Mile 26, right after Fred left me, fellow Fleet Feet runner & friend Ali met me on the course. He ran his marathon in Chicago a month ago & was a race volunteer at Harrisburg. His shift was over, and this kindhearted man ran me in to the finish line, offering me encouragement the entire way. How amazing. I was on the verge of tears.
Then the tears starting falling. While Ali & I were running together, my friend Anne SURPRISED me (she had texted me well wishes the day before & said she had to work on Sunday. Ha… surprise)! She herself completed her first marathon in Harrisburg two years ago. Back then I told her I didn’t think I would ever run a full marathon… and she told me, “Yes you could!” She knew exactly where I would need a friend on the course. She cheered, took pictures, and ran with Ali & I for the final 3 blocks. The Fleet Feet runners who had already finished were gathered & cheering there as well—that brought more tears to my eyes. The Harrisburg running community is incredible. As my Fleet Feet runner friend John says, “With running, you compete against each other, but yet everybody is supportive of each other. In what other sport does that happen?” (I quoted him in my article, “Marathon Made,” published in TheBurg!)
During the Harrisburg Marathon, runners pass City Island numerous times so that is where many spectators congregate. My wonderful husband was there, cowbell in hand, every time! Not only that, I was so touched that my sister-in-law, brother-in-law and nephew drove from State College to cheer me on! I wish I had a picture or video of my sister-in-law Dawn ringing her cowbell—she is 4 feet 11 inches, and God bless her, she rang that cowbell for all it was worth.
More people who made a difference in my first marathon:
- Amy, above, a fellow Fleet Feet runner! We ran side-by-side for the first 10 miles (til I needed a potty break, ha ha) but then I caught up with her again & we ran close by most of the rest of the way, encouraging each other.
- Also seeing my Fleet Feet running friend Joanne, volunteering at mile 18, was significant. Joanne & I ran together during SO many of our training runs. She cheered & said I looked strong, which carried me for the next several miles.
- Ali, as mentioned, ran with me. But prior to that, he flagged race traffic at mile 3. When all the runners had come through, the race reassigned him to traffic near mile 18 with Joanne. So he cheered for me at both locations, calling out encouragement like, “You’re doing great, keep it up, you can do it.”
- At the very beginning of the race, just as I climbed the stairs to the Market Street Bridge where the race begins, someone started hugging me. It was Emily, another wonderful Fleet Feet runner! A moment later, Fleet Feet runner Michelle & I also exchanged hugs & wished each other well. Those pre-race hugs meant the world.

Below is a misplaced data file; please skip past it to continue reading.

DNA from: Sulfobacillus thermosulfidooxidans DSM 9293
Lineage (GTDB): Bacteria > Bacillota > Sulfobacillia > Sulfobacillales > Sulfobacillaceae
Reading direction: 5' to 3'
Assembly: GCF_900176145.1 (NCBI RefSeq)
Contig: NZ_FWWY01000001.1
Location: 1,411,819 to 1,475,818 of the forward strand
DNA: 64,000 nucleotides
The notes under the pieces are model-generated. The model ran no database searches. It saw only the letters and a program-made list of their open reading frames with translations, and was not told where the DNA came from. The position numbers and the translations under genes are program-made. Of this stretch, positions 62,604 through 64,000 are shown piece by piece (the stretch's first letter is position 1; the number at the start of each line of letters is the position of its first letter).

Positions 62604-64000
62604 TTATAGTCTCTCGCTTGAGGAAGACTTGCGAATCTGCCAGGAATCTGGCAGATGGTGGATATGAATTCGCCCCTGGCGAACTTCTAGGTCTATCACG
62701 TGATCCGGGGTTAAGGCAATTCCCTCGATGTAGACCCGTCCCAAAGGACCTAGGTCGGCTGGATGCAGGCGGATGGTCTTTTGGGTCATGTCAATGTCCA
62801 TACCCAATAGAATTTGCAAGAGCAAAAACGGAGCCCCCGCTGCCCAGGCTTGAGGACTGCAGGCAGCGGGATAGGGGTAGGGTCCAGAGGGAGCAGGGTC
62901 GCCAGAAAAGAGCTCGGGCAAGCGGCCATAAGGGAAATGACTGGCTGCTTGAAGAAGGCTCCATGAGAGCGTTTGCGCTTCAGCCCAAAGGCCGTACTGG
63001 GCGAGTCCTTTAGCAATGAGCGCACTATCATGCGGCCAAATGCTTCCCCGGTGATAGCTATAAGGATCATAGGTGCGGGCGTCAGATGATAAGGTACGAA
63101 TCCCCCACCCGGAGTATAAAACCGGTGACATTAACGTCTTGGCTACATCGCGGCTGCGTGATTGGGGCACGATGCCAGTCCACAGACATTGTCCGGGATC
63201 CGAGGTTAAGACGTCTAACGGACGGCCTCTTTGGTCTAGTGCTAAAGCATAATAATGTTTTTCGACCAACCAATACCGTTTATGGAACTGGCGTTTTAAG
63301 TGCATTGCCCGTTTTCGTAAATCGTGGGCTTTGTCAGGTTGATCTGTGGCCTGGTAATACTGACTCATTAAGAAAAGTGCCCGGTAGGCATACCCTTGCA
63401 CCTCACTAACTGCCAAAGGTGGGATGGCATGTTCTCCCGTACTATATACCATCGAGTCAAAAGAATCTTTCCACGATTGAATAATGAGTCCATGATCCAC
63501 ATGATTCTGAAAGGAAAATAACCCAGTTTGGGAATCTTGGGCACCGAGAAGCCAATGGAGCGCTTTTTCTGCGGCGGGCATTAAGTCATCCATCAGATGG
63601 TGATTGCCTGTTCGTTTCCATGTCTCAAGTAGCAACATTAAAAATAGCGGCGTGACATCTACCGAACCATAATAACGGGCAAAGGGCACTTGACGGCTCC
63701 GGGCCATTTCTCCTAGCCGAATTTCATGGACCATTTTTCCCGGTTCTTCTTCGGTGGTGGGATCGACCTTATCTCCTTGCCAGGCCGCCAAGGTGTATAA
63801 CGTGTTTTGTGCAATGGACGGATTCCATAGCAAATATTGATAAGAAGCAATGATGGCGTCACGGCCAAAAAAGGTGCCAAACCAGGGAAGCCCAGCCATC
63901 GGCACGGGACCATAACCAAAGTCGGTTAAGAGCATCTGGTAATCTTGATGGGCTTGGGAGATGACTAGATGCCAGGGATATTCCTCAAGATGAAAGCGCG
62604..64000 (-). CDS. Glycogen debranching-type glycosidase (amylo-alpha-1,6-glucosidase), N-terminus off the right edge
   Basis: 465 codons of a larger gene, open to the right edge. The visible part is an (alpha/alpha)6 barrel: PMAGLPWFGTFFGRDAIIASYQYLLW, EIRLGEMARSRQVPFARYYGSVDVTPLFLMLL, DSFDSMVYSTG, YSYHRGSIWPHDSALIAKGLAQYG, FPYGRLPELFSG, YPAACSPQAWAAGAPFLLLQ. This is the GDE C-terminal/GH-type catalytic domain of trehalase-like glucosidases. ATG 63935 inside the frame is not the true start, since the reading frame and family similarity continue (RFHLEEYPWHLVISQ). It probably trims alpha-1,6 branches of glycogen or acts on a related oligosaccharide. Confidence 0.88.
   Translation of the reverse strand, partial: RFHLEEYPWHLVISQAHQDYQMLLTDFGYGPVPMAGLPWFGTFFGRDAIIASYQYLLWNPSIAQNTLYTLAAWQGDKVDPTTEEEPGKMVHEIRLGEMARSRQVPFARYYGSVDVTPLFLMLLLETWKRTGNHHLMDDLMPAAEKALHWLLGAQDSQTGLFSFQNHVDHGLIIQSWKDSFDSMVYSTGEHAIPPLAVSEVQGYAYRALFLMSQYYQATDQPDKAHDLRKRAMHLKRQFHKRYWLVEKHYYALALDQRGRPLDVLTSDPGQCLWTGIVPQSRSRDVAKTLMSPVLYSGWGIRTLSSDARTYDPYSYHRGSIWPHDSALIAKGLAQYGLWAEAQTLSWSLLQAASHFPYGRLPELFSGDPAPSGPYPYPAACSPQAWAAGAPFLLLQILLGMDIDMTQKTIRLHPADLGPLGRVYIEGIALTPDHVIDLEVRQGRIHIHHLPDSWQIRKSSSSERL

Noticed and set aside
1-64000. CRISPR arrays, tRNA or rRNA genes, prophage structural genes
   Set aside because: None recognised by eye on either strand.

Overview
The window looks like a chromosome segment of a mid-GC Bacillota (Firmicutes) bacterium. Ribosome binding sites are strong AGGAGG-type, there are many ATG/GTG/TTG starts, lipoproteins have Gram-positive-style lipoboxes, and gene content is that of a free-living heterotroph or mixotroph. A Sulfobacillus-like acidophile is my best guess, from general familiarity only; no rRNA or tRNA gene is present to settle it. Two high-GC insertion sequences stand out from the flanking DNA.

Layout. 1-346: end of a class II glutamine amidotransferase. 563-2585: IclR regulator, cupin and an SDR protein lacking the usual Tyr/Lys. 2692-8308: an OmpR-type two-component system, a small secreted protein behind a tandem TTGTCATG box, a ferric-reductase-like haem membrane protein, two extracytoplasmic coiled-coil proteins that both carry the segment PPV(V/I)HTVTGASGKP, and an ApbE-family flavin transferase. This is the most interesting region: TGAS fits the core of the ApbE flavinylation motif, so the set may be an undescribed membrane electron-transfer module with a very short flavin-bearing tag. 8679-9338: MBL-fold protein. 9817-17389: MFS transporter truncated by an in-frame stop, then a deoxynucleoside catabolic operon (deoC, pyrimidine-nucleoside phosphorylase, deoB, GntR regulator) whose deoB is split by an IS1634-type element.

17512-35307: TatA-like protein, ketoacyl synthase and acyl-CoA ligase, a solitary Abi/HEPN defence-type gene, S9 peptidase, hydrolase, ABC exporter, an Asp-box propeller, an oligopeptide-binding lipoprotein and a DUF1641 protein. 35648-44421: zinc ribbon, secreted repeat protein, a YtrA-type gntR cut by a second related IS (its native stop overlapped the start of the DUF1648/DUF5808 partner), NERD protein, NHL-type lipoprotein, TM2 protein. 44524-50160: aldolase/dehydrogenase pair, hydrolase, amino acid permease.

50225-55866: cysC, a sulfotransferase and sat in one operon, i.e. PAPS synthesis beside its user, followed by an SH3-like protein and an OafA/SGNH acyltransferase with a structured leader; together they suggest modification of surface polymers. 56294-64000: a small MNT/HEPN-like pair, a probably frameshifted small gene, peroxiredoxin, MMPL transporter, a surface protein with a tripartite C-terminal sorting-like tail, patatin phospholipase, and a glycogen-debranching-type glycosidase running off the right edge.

- I also passed race volunteer flagger Mel several times. She has a smile that LIGHTS up her face & she flashed it & cheered for me each time. I ran with her during last year’s Fleet Feet half marathon training.
- Husband and wife Fleet Feet runners Jeff and Julia took numerous photos during the race which was very kind! Jeff then volunteered as a race flagger within mile 26. Somehow, he managed to 1) flag, 2) take a photo of me (and many other runners coming through), 3) cheer and 4) offer me a gummy bear from a huge Ziploc bag. (I took one & it was delicious.) A few minutes later at the finish line, it was Julia who put my silver “heat sheet” around me when I was too overcome with emotion to do it myself. And one of their sweet daughters put my medal over my head.
- River Runners is an informal running group in Harrisburg led by Michelle (my pre-race hugger) and Mike. Jeff (the gummy bear flagger) is also very active in this group. At packet pickup Friday night before the marathon, they encouraged River Runners to sign a banner that they hung right on the Walnut Street (pedestrian) Bridge. That was so meaningful & thoughtful! Mike is one of several key people who encouraged me to write this piece.
- Speaking of writing and reading… Cathy, a Fleet Feet runner, loaned me Deena Kastor’s book Let Your Mind Run, which was the perfect book to read through Oct-Nov while tapering, for inspiration.
One topic Deena writes about is a phenomenon known as “flow” while running. It’s basically when you get lost in your thoughts, yet your feet and body are still carrying you along, and before you know it miles and miles have gone by. It’s kind of like daydreaming while running. If you’re focused on your time/pace, you probably don’t ever experience flow.